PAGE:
Gov. Chris Christie (R), a potential 2016 presidential candidate, has suffered setback
after setback in recent days. His rough stretch has included a major blow to his state's budget, sagging popularity at
home, and the loss of a senior staff member.
The Wall Street Journal reported one of Christie's closest and most veteran
advisers, Michael Drewniak, will suddenly resign. Drewniak was the governor's press secretary and he had been with
Christie since his days as New Jersey's US attorney. His exit follows a number of top aides who departed after
Christie's infamous 2013 "Bridgegate" scandal, including his spokesman, main political strategist, chief of
staff, deputy chief of staff, director of intergovernmental affairs, and Port Authority chairman.
more notable, Christie is set to give his sixth state budget address Tuesday afternoon, but major questions persist as to
whether he'll be able to accomplish what he undoubtedly hopes will win him favor among GOP voters: a state in solid fiscal
shape and no tax increases.
A judge ruled on Monday that Christie's previous budget
maneuvers broke the law and ordered the state to make payments to its pension system that the governor tried to delay. A s
a result, Christie will now be "scrambling" to pay $1.57 billion in payments to the state pension system, according to The New York Times . Christie's spokesman vowed to appeal the decision,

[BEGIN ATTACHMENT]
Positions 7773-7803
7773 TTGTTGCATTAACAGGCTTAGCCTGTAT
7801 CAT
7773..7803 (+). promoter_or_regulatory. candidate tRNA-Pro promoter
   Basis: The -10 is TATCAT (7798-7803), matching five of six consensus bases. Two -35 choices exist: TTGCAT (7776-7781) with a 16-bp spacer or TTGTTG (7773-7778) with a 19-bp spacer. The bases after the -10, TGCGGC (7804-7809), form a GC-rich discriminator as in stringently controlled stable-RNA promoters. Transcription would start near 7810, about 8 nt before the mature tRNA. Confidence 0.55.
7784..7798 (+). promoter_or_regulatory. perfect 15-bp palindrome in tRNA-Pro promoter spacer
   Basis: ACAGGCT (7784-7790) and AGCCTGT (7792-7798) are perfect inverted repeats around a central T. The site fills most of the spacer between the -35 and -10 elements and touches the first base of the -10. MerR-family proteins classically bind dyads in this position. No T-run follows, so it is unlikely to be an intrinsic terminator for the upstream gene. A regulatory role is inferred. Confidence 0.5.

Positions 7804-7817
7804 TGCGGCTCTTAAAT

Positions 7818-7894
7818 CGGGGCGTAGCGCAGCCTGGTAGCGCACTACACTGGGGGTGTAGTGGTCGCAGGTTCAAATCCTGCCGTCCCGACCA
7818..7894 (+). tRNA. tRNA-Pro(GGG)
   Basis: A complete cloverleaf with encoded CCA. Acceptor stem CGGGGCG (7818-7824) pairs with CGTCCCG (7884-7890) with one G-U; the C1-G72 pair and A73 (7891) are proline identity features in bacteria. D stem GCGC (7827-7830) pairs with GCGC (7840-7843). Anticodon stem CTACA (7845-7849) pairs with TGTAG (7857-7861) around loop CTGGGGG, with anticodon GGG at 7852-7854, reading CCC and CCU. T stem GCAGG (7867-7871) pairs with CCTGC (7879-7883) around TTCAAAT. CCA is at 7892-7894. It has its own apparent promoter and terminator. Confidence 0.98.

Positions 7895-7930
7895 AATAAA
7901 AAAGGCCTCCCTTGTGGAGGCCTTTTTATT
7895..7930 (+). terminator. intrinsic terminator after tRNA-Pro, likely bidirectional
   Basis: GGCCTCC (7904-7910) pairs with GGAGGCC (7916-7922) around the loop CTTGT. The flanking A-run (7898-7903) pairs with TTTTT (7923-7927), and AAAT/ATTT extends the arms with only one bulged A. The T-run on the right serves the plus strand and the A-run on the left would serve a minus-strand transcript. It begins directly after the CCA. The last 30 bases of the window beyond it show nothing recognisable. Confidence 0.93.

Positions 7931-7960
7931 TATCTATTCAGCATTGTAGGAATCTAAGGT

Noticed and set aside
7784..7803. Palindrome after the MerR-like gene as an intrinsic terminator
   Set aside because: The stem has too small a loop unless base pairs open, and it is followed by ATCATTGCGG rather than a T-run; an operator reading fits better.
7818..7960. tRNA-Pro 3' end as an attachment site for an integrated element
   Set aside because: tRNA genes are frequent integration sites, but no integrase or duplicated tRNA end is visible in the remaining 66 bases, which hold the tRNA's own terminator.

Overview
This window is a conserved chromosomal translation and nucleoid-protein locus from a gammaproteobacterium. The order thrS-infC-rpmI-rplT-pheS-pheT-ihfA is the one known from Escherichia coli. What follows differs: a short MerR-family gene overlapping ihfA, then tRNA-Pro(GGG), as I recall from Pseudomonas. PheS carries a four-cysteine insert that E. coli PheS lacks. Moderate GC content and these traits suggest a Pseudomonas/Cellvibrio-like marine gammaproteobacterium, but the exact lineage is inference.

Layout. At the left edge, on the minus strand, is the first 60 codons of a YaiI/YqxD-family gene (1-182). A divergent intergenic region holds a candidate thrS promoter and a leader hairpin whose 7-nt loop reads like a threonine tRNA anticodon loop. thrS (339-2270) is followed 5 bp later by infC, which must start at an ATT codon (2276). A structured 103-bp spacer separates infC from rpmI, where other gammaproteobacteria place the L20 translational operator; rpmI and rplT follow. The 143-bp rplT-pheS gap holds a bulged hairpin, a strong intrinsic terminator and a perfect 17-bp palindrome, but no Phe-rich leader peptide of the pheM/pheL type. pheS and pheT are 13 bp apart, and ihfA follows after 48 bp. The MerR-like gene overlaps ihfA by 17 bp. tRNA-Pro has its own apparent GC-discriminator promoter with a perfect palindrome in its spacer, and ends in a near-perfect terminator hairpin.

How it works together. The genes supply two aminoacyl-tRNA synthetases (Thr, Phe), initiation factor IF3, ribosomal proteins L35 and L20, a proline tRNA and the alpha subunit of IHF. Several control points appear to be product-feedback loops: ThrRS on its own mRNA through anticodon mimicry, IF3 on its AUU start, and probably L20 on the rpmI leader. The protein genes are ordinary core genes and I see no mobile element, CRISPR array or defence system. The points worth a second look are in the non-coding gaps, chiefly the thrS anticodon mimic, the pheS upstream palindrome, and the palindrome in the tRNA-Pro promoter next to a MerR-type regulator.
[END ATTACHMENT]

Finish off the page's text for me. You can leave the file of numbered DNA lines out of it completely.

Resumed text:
which he called " liberal judicial activism." (The judge in question was appointed by one of Christie's Republican predecessors.)
"This is a major, dramatic
development which really changes the scope and tenor of the governor's speech," State Senator Mike Doherty (R) said
of the ruling, according to The Express-Times. "The day of reckoning
has arrived in New Jersey."
Christie's embattled state budget has a myriad of other problems,
including a depleted transportation fund, and competing
claims about a pension deal with unions. Additionally, New Jersey has had its credit rating repeatedly downgraded. Christie blames his predecessors for leaving the state in poor fiscal
health, but it's unclear whether voters will take such a nuanced view.
campaign operation has also come under scrutiny. An attempt to burnish his foreign policy credentials with a February trip
to London turned into a disaster after Christie defended parents who choose not
to vaccinate their kids — temporarily transforming the entire presidential contest into a vaccination debate. He closed
the trip by canceling multiple press conferences and refusing to answer questions. And one of his rivals has
raised questions about his relationship with influential billionaire megadonor Sheldon Adelson.
All these events have apparently not helped Christie win favor in New Jersey. A new poll this month had Christie's
popularity with his own state's voters dipping to an all-time low .
Just 37% of Garden State voters gave him a favorable rating.